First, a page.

Interestingly, there are number of his clothes items that promote gay pride values.

The biggest question concerning this issue for most people is why did Theresa May ban Tyler, the Creator? Why did she ban someone in 2015 based on lyrics that he wrote in 2009? Furthermore, he is by no means a widely-known artist in the UK. Whilst he certainly sells out shows here, he has by no means made an impact on the British charts (he hasn’t charted on the British top 40 singles chart, and his latest album, ‘Cherry Bomb’, peaked at number 16. Why does this matter to May? It is unlikely she has much knowledge of Tyler at all, which makes it more worrying at how this ban has gone through. The issue of Trump is remotely understandable, as he is a widely known and maligned figure, but how she is willing to ban someone she rarely knows about speaks ill for her role as home secretary. It seems as though this request to ban Tyler, the Creator (people have attempted to ban him from countries such as Australia as well) was not at the forefront of Theresa May’s worries, and the fact that her natural instinct was to ban the rapper is extremely worrying and poses this question – how many people in the future will be subject to this unfair repression from our new Prime Minister?

One could even argue that this is a race-based declaration from Theresa May – Eminem, a rapper who is far more popular than Tyler, the Creator, continues to advocate homophobia and sexual violence in his lyrics to this day despite being in his forties, yet a ban for him has not been remotely considered by May. Chris Brown and Mike Tyson, both of whom are black, are the select entertainers to be banned from the UK despite the fact that many other white entertainers have questionably worse track records concerning violence and questionable moral outlooks.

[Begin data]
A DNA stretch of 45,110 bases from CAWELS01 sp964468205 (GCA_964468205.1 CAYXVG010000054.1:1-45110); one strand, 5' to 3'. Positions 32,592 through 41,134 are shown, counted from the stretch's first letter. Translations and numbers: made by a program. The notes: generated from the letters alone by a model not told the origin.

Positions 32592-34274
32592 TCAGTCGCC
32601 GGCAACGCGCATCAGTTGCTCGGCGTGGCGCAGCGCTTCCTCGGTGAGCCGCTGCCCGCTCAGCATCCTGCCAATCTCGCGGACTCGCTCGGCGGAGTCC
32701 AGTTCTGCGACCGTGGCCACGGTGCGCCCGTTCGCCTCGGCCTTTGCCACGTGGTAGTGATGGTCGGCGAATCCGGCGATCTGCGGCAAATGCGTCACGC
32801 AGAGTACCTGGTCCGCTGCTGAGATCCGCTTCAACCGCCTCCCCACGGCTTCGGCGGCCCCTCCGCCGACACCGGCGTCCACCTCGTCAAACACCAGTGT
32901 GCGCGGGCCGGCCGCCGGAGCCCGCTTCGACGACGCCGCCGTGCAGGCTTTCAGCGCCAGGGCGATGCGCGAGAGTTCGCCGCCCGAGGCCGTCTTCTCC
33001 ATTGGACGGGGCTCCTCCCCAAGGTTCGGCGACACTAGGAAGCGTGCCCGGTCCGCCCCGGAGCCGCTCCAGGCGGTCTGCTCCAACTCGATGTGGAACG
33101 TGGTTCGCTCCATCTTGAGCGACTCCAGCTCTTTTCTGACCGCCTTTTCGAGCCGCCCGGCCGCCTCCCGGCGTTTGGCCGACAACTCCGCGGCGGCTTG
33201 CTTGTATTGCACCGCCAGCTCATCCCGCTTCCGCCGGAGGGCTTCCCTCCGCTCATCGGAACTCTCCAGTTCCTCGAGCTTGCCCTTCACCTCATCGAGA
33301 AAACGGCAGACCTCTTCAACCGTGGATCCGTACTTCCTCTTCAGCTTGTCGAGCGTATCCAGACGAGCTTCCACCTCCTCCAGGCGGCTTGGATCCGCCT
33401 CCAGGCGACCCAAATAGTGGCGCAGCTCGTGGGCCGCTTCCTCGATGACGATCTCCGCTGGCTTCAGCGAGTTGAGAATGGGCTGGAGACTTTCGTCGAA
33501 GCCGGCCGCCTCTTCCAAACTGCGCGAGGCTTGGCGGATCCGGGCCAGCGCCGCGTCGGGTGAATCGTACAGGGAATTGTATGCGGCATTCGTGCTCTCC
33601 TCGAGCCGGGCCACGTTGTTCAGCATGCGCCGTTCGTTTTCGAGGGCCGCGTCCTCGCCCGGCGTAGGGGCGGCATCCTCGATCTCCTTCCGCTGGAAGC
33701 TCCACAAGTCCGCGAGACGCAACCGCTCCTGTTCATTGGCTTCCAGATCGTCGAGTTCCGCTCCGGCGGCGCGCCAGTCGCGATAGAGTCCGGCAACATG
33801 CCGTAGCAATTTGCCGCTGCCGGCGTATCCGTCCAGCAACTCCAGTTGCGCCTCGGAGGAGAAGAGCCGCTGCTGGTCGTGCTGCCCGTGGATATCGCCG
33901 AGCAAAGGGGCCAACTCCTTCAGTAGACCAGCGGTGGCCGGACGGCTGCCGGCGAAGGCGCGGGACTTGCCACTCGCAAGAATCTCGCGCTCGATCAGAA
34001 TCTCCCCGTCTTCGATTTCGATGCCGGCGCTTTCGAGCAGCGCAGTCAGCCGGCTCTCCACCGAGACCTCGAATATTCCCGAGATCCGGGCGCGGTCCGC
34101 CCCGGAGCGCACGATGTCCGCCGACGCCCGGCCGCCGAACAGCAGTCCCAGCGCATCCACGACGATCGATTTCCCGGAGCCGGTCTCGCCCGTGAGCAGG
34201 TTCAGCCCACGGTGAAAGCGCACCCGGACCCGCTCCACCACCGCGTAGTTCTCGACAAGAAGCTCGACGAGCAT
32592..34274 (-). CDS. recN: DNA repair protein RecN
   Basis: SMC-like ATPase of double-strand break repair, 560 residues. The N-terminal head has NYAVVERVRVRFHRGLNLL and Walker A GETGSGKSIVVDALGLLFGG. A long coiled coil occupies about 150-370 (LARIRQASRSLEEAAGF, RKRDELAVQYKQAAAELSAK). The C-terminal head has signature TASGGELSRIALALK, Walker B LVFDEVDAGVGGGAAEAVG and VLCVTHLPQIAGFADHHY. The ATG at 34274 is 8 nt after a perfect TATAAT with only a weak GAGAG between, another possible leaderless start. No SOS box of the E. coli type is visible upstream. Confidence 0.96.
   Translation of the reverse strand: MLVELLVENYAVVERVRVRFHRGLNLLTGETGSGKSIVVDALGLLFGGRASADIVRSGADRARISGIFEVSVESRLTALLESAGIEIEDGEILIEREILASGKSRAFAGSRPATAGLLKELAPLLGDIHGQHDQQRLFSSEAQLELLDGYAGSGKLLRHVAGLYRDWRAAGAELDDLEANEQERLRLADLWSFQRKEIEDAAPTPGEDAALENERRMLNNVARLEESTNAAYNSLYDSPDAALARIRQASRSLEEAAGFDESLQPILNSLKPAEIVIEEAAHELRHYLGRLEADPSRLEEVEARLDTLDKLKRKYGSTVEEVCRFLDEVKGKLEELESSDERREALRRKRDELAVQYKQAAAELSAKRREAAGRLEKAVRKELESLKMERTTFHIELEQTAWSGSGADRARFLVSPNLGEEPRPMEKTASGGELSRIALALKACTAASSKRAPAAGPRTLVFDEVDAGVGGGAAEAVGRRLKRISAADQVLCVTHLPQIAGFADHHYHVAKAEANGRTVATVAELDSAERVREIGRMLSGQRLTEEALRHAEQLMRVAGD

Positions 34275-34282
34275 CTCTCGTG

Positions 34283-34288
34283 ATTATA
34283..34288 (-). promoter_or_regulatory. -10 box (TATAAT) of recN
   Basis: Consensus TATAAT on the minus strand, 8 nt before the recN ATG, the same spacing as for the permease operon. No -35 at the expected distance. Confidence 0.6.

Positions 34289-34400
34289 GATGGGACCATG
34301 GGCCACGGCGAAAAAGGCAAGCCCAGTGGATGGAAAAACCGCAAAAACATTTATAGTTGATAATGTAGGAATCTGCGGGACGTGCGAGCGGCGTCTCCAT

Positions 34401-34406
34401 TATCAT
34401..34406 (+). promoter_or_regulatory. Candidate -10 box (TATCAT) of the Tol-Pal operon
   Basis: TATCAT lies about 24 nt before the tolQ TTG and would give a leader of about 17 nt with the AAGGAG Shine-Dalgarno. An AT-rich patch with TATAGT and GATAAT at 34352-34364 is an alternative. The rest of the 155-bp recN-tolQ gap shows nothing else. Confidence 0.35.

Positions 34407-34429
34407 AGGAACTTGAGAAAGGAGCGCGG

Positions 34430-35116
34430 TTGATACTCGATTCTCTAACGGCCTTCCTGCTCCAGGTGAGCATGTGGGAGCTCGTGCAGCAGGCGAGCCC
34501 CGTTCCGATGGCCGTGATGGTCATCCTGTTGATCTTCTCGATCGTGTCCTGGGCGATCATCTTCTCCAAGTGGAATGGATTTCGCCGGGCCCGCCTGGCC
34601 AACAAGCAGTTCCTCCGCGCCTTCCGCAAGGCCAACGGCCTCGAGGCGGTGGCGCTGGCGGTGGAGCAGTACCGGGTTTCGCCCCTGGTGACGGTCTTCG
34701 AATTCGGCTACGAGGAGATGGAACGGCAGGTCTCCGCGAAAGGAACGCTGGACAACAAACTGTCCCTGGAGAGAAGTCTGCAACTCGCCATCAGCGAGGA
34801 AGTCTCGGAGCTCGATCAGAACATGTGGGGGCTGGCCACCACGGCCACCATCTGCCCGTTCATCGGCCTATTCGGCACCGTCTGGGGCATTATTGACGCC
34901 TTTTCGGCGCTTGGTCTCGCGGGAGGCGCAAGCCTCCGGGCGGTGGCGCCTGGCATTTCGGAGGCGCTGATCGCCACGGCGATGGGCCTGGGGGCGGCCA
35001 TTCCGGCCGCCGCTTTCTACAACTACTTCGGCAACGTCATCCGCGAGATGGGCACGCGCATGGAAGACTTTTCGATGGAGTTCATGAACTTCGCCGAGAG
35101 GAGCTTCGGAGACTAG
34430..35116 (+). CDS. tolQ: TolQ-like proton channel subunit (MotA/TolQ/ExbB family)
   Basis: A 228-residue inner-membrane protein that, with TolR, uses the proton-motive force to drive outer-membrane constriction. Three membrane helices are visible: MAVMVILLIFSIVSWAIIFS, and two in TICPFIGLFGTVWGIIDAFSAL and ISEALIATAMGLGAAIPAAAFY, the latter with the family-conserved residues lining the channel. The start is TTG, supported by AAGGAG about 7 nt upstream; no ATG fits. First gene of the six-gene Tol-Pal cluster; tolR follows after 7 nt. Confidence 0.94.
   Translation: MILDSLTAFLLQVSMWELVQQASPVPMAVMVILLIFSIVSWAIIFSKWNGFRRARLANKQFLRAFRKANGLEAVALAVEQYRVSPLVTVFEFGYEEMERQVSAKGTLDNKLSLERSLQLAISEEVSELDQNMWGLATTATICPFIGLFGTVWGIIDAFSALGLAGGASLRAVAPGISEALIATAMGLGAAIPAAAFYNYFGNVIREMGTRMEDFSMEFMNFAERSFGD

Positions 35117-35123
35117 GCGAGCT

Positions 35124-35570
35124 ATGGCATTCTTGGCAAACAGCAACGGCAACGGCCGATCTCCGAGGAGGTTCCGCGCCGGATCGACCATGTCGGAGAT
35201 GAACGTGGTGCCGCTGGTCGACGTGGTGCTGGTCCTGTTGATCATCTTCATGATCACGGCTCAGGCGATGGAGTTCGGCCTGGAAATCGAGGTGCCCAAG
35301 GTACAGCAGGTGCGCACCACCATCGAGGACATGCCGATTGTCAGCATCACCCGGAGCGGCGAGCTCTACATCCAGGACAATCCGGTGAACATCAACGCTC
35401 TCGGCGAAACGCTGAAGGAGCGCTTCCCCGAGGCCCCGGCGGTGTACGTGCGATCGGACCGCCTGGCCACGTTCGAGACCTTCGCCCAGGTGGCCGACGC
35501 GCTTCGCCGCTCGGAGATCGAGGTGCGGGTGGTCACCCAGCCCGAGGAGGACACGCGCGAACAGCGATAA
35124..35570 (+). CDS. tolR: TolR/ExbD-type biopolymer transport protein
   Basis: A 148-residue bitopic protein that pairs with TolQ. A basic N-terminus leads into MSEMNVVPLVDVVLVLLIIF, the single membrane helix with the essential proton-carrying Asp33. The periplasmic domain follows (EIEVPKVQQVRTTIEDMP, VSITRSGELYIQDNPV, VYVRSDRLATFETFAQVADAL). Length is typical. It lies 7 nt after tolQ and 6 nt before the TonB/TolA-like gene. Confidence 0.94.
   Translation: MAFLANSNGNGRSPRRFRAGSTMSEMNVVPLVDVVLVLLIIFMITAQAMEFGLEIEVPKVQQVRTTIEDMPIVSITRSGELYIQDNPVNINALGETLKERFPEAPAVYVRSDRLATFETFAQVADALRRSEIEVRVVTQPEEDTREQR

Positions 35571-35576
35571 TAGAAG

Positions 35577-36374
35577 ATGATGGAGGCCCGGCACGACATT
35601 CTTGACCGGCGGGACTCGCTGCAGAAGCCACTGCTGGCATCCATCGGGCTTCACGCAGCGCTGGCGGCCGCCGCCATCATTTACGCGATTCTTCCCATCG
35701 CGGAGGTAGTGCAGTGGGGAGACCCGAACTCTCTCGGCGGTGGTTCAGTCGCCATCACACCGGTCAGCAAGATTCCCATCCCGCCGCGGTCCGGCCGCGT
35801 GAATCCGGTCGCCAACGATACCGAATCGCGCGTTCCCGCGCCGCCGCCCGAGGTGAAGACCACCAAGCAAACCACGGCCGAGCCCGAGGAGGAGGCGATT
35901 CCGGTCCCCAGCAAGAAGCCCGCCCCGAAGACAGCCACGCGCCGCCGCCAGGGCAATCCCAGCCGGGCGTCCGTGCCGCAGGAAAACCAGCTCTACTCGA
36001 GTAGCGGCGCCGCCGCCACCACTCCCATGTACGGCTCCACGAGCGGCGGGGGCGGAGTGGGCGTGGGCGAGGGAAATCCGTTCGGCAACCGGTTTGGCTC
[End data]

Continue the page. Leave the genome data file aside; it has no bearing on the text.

I find myself really angered by how many of these politicians declare themselves to be advocates of free speech…

This attempt to moralize society through these bans by Theresa May brings a side to her character that hasn’t been considered by many in this ongoing Conservative leadership bid. I find myself really angered by how many of these politicians declare themselves to be advocates of free speech, but immediately choose to impose restrictions based on their moral values. What people consider offensive, especially concerning something such as music, is completely subjective. Rap lyrics are not considered by most people to be harmful and there is no way you can prove that they, as May refers to it, ‘provoke others to terrorist acts’. This particular incident concerning Tyler, the Creator is quite significant on two levels. Firstly, it means that I have to go to another country if I want to see him perform within the next four to five years. Secondly, and more importantly for everyone, it demonstrates an incident where Theresa May’s natural instinct was to ban someone with a questionable moral standpoint. Whilst many have drawn a sigh of relief that May has become the new prime minister, her attitude towards free speech certainly exposes a side of her that could lead to damaging effects when she takes charge of the country.